Fun fact: To this day, this is the review request that tops my list of “most impressive review requests”.
Not that that’s an actual list…
But when Dorinda contacted me a while ago, I was so impressed with the amount of consideration she handle it with. Not only had she gone through my reviews and seen if there were any books similar to hers, but she also quoted my reviews to me and explained how. And I just feel like that needs to be pointed out, because so often review requests are so blunt and barely thought through – thank you Dorinda, for actually taking the time to do that.
So when I saw the review she’d compared it to was Outlander – one of my favourites – I leapt at the chance to read this book. I love a historical fiction, and so here we are today.
Let’s dive into The Cavalier Historian!
Title: The Cavalier Historian
Author: Dorinda Blachin
Publisher: Self Published
Series Status: Standalone
Genre: Historical Fiction, Supernatural
Number of Pages: 382
(Found on Goodreads)
Marston Manor is an old house which the owner plans to turn into a themed attraction based on the English Civil War. Rob Hardwick is delighted to discover a family link with Marston dating back to King Charles I and the 17th century witch persecutions. But right from the start disturbing events raise mistrust and fear on the estate. Who is trying to halt his plans? Is the sabotage linked to a nearby traveller camp or the sinister appearances of a ghostly woman? And who is Rebekah and why does she have such a hold over Rob? In his dreams Rob lives through the years of the English Civil War, experiencing it all through the eyes of his ancestor Simon. Dreams which begin gently enough in the days leading up to war in 1642 but which become ever more frightening, ending with the terrifying events of the witch trials of 1651. Characters separated by more than three centuries live through war and peace, love and loss, fear and persecution, yet at the very end can they find hope for the future?
*Thank you to the author for sending me a copy in exchange for an honest review*
As a lover of history, it was pretty much inevitable I was going to enjoy this book. And though I DO love history, I’m sometimes a bit hesitant going into books like this, just because I don’t tend to remember names and dates, just the story of what happened. So sometimes, it can be a bit overwhelming.
At first, I thought that might be the case with this book. There’s a lot of switching back and forth between present day and the 17th century. It’s not confusing, but there’s a definite difference between the perspectives, as you might expect. I started off liking the present day perspective more, but the further I got into the book, the less I liked the main character, and so my favourite perspective switched to the 17th century.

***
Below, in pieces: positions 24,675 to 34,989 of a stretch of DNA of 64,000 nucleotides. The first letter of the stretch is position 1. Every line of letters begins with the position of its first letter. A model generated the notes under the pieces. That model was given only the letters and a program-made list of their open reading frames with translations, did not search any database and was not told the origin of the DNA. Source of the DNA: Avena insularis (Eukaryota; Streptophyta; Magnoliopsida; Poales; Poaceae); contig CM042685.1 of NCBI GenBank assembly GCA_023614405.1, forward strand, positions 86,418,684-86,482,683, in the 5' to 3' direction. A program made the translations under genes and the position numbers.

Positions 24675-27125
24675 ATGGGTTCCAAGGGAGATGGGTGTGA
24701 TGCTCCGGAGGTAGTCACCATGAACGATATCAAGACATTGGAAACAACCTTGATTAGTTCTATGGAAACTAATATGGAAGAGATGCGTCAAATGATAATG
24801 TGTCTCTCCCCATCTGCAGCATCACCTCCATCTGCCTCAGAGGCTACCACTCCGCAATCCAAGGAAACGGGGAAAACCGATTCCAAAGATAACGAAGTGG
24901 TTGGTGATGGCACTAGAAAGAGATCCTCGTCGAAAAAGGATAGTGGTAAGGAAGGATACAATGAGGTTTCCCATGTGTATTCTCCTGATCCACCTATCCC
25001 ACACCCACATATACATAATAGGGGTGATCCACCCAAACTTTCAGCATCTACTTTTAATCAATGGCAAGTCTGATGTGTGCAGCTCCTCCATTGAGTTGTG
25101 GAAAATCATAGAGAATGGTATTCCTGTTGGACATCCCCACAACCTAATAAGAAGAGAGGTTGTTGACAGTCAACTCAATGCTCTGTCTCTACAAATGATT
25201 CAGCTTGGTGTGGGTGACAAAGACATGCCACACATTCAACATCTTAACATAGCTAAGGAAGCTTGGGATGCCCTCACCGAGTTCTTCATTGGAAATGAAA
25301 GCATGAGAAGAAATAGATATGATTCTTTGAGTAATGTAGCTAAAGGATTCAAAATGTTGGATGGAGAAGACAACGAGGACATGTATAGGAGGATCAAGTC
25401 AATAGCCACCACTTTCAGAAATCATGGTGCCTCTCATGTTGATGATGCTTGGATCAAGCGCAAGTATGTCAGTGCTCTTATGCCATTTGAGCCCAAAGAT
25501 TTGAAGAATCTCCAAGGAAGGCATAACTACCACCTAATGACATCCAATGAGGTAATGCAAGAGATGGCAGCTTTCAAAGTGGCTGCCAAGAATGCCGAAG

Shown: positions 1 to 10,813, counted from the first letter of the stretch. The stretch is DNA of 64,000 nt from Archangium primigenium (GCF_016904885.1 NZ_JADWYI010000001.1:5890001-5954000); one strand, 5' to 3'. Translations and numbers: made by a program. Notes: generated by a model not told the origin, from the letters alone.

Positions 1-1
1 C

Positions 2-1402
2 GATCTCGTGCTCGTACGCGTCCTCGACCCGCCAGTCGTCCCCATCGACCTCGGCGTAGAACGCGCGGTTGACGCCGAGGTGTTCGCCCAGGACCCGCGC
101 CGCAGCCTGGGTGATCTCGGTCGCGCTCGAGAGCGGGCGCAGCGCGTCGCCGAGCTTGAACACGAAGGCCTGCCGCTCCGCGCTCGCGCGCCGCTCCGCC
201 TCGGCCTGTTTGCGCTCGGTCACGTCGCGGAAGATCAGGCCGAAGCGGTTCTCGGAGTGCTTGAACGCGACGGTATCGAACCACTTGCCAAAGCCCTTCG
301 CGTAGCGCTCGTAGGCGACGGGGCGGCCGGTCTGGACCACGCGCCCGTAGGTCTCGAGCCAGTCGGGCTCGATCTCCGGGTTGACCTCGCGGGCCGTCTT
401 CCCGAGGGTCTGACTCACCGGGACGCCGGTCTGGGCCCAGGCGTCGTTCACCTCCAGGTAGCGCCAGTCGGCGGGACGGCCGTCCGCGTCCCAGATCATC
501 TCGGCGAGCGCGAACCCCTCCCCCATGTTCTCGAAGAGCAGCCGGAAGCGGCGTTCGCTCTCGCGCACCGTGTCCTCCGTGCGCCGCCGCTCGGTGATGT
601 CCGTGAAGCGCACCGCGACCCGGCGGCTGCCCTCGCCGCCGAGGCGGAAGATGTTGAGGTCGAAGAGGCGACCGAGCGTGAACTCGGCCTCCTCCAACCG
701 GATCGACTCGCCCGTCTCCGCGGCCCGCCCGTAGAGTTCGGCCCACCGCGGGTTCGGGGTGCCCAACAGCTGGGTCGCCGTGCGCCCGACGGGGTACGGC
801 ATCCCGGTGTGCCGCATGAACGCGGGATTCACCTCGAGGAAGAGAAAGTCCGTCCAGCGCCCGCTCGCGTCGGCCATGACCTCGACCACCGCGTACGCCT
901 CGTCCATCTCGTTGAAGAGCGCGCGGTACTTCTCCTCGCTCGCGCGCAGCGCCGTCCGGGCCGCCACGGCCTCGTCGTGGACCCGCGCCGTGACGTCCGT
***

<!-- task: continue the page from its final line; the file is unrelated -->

Why did I like the main character less as I read? Well, unfortunately I can’t explain that without spoilers. But even if I liked him, the 17th century perspective was a lot more eventful anyway, and so it probably would have ended that way.
It’s very heavy on the political history. In that way, it sort of reminds me of Outlander – going back in time, having to suss out the political status of the world back then and whatnot – but that means this book definitely isn’t for everyone. While I personally love it, it did take a fair few pages for me to get back into the book every time I’d put it down. And if you’re not a huge fan of history, it might be harder for you. Though I do think it’s done very well. While “political history” may send shivers down your spine and make you cringe thinking of old school lessons, the 2nd sort of “main” character starts off at a young age. It’s his eyes we see the 17th century from, and so we learn through him what’s going on, when he asks questions as any young child would.
I don’t know much about those times, but it felt accurate. The reactions to religion, societal class, witchcraft and war all made me think of times long ago, and so I had no problems believing it.
Though why did the ghosts talk like they were from ye olde times, even though when we see them alive they talk…somewhat normally? Apparently death makes thee talk as though thine from the good olde Shakespearean times.
All the way through, I was going to rate this book 4 stars. I really loved the story, learning more about civil wars while there were underlying problems giving it a bit of a mix. I enjoyed seeing how the main character, Rob, discovered things, how he pieced this mystery together.
But the ending let me down slightly. Not because it was bad. Just because it felt so…abrupt.
This whole book is spent going back and forth from past to present, trying to find out how they’re connected. And then the entire premise of the story was solved in a page. Even the aftershock of the events seemed to be played down. Everyone just shrugged their shoulders and the world went on as normal. I sat with the book closed on my lap thinking “after all that…that’s it?”
Which as you can imagine, is a bit of a shame.
Though that doesn’t cancel out my enjoyment for the rest of the book. Quite a slow read to plow through, it wasn’t necessarily a bad thing with it being rich in details concerning wars and politics. You get to see characters develop, a mystery unravel, and a king basically run around the UK trying to figure out what the hell is to be done. And that, combined with my love for history, means I enjoyed this book quite a lot.
Rated 3.5/5 stars
Share your thoughts!
Have you read this book? What did you think?
If you haven’t, do you think it’s something you’ll add to your TBR?
Do you know of any other books set in the 17th century that you’d recommend?
Let me know in the comments!
Until next time…
Come and visit me!